Bring to a boil. Remove. Heat a seasoning wok or small pan with 1/2 tsp. sesame oil. Splutter mustard seeds followed by rest of the seasonings. Pour and watch the sambar sizzle and take in the aroma!

Vegetables generally used for sambar:

Okra (cut 1″ long)
Peeled shallots
Okra and onion
Potatoes, tomatoes and capsicum
Radish or turnip
Raw podded groundnuts
Drumstick leaves
Drumsticks
Colocassia or arbi

Glossary to Tamil words used in this post:

Arachhu utta sambar
Arachchu – Ground, utta – poured, sambar – the name of a dish made with lentils, masala and vegetables.

Periamma – Older sister of a parent, an aunt.

aattu-kallu – grinding stone used in earlier days instead of an electric mixer. It was a larger version of a pestle and mortar. See the picture here.

Pati – grandma

Palaharam – Many South Indians prefer a light tiffin at night rather than a full dinner. This is called palaharam and it is usually had early in the evening by 7:00p.m. I am assuming that in the beginning this meant ‘phala aahaaram’ meaning a meal of only fruits but got distorted in content and meaning with time.

14 Comments

Harini is a vegan food photographer, writer and recipe developer. She also loves feeding birds, reading, watching crime thrillers, and travelling amongst other things.

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14 Comments

  • Sunshinemom

    Hey anonymous, thanks for your complement. I too added puli – tamarind and not tigers in the right places:). Do look up the post again!

  • Anonymous

    Hi: your photos are amazing. Curious: We also make araitha vitta sambar at home but we add puli (tamarind, not tigers): but where's the puli in yours? Which varieties of sambar do you add tamarind to? Thanks

    • Harini

      I noticed today when I had to visit this post that your query was left unanswered by me! Very sorry! I add tamarind to all varieties except when I make it with tomatoes.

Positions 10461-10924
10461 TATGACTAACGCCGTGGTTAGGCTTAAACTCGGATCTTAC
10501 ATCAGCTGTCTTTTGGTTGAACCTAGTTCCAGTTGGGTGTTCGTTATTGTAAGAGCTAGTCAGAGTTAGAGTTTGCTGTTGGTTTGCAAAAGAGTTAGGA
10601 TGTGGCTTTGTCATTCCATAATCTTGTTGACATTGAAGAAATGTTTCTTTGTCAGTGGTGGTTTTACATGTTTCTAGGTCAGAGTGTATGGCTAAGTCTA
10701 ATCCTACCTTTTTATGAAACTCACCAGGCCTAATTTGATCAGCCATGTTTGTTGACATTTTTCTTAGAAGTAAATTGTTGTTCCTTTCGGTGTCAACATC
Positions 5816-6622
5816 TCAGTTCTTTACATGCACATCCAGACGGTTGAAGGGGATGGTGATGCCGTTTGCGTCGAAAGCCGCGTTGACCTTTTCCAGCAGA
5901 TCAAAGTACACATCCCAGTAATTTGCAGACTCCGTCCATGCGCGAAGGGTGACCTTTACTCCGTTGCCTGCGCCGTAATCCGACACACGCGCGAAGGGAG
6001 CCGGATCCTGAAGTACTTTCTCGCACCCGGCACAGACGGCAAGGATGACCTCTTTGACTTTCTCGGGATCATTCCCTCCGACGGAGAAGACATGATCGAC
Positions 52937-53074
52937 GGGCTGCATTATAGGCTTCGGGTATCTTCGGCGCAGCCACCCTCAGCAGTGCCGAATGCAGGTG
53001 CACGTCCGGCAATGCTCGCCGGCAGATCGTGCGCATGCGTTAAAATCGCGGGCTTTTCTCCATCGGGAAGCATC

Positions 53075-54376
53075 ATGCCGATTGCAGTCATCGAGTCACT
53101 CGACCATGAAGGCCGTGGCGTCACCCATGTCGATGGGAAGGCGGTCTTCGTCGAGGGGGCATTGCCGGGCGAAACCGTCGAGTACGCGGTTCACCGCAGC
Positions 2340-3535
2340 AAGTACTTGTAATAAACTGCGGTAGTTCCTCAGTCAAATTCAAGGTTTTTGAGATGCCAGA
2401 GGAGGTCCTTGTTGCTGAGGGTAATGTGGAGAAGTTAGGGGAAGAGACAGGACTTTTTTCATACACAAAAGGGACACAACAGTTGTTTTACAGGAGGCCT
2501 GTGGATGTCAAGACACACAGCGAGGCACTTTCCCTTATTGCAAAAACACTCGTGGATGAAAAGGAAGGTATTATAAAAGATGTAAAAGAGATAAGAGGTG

• PG

    so Palaharam basically means supper, atleast that is what it means here (Abendbrot) – a light meal had by 6 or 7 PM. 🙂

  • PG

    wow! wonderful recipes1 And i couldn't agree more about the mundane being sometimes better than the exotic, as nothign can be better than the memories of the childhood 'mundane'. I'm the happiest person when i can just eat daal and rice. 🙂

  • Sunshinemom

    Thanks everyone for visiting and leaving your lovely comments!

    Mrignayani, welcome! What a beautiful name:)

    HOH, Welcome:)

  • high over happy

    I am so glad to have found your blog through foodshots. I love Indian food but just can't seem to master it. Will have to give your recipes a go – thanks!

  • Mriganayani

    Hi Sunshine Mom,

    First time on your blog here – you have a wonderful space! keep it up!

    The Arachiutta sambar looks wonderful!

    Now – on to explore your other posts!

  • sra

    Hi Sunshinemom, nice, unusual presentation of the sambar, first time I've actually seen it in a cup or an uruli, is that what's called an uruli, the bronze vessel? I have a small pestle and mortar at home, I am trying to use it to grind ginger and garlic nowadays.

  • Aparna

    Have been busy with so many things, its been a while since I visited my regular blogs.

    We call this "varatharaitcha sambhar" ! 🙂
    My daughter got to see an ammi kallu and aatu kallu when we were in Cochin! Those days are now the stuff of stories.

  • jayasri

    very nice, pics are amazing, i love arachhu utta sambar what you said about ammi kallu is amazing, according to me, i still pester my mom to prepare the paste using it, i always feel it gives a different taste than the mixies, the ambodes are great when you make it from that kallu, looks yummy…

  • Pavithra Kodical

    Hmmmm flavorful sambar.Looks delicious.I read about MLLA 15 in Sia's blog today,and i see you have already posted a recipe for the event 🙂